Thoughtful reviews, the Boulder film scene

" I’ll be monitoring your frequency "
— Zoe Saldana, Star Trek

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What happens when two neighbors from Santa Monica are befriended by a man with Down syndrome — a man with seemingly unlikely dreams of being a movie star? Let’s start with magic. But the story behind the making of The Peanut Butter Falcon is also a classic Hollywood fable in its own right.

Meet Michael Schwartz. He biked cross-country from California to Maine. But he never attended film school.

Meet Tyler Nilson. He’s worked as a boatman in the South Pacific. But he never attended film school.

Michael and Tyler have produced a couple documentaries. Tyler’s even been a hand model.

But now they’re riding high on a new accomplishment: they’ve made a movie with a whole lot of heart starring their friend, Zack Gottsagen. It just so happens Zack is accompanied by Shia LaBeouf (Transformers), Dakota Johnson (the Fifty Shades trilogy), Bruce Dern (Black Sunday) and wrestling legend Jake “The Snake” Roberts.

How did it all happen? They went to the library. They read about screenwriting. They figured it out and — after years of planning and a miraculous alignment of talent wanting to join this collective of three outsiders on their movie quest — they made a small movie with a really big heart.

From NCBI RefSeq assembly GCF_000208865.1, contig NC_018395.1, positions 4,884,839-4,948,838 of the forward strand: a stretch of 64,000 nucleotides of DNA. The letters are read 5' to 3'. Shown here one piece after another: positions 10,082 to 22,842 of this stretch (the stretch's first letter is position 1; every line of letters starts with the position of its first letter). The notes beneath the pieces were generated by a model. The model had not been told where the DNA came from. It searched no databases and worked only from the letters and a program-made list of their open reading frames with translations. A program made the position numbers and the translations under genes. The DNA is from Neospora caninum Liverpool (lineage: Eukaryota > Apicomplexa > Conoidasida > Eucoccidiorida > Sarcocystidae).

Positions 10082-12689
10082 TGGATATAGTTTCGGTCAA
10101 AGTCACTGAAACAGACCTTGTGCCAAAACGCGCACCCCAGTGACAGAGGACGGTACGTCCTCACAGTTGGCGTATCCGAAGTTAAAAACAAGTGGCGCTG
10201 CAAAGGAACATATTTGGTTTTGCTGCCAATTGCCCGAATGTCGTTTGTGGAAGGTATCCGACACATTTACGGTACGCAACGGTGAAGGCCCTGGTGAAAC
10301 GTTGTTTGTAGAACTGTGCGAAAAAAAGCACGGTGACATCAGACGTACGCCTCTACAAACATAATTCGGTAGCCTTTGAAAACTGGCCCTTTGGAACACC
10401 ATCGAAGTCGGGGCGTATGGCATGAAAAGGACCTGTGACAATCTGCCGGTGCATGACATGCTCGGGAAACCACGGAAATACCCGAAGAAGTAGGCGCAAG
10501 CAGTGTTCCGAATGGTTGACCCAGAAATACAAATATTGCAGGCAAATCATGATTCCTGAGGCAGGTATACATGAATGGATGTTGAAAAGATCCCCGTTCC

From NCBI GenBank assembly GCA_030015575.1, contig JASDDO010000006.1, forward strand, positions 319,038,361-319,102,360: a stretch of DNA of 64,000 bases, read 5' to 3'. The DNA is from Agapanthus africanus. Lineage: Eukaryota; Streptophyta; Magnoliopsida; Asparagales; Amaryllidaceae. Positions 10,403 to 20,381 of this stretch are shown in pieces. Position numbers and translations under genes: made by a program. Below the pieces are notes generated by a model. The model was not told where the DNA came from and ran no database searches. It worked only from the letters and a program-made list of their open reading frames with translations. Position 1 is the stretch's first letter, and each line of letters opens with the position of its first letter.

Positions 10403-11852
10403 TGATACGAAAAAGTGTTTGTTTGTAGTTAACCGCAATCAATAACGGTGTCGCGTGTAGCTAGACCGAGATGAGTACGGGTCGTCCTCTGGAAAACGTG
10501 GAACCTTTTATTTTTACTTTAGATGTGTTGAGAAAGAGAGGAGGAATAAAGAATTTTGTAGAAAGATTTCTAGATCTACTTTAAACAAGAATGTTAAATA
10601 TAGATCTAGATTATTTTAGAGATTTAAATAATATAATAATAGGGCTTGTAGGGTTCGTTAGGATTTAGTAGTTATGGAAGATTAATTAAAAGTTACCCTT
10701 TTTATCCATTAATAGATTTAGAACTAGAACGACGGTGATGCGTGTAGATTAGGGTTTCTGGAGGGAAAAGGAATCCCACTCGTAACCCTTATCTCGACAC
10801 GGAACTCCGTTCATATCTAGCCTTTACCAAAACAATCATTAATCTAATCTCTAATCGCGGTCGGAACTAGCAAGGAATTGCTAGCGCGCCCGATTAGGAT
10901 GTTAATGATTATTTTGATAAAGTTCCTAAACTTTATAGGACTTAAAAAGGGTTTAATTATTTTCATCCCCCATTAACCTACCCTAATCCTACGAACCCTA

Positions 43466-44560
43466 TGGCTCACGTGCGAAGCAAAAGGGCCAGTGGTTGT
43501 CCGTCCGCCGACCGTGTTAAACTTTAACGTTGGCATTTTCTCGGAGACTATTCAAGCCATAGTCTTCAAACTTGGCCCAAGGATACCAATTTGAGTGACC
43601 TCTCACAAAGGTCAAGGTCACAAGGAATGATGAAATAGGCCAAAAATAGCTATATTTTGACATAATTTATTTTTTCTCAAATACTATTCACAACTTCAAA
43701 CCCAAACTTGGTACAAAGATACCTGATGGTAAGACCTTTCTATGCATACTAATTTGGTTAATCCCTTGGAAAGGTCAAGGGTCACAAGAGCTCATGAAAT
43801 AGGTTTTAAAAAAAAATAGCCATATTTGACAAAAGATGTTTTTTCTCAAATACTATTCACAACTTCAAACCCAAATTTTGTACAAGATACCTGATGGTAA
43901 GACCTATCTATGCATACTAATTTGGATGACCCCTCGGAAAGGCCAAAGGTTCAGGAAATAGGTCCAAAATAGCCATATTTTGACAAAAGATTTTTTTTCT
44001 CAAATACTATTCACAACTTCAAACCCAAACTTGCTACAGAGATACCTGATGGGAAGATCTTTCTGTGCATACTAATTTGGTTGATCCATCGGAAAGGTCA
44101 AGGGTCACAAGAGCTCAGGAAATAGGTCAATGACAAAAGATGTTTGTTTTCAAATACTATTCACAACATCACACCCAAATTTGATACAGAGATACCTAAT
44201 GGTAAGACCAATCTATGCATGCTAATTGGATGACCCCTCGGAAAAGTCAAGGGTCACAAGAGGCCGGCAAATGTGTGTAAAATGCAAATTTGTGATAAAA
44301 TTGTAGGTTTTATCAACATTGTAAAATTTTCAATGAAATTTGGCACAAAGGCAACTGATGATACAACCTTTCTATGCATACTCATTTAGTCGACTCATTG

As Schwartz explains, “Authenticity is really important to us and I think our writing can be a little fantastical and get into fable space, but having a grounded feeling within that — I think — is a really special tone. Having a guy that really has Down syndrome playing Down syndrome, having people that really have wrestled for 38 years playing wrestlers, having a guy that really runs a crab boat playing a guy that runs a crab boat.”

In The Peanut Butter Falcon, Gottsagen plays Zak and LaBeouf plays Tyler, who helps Zak with his quest to find the Salt-Water Redneck, a professional wrestler who promises to turn you into a “bad ass” — if you attend his wrestling school.

Watch the video and get to know Nilson and Schwartz. If moviegoers are lucky, they’ll be back to tell more stories that come from the heart.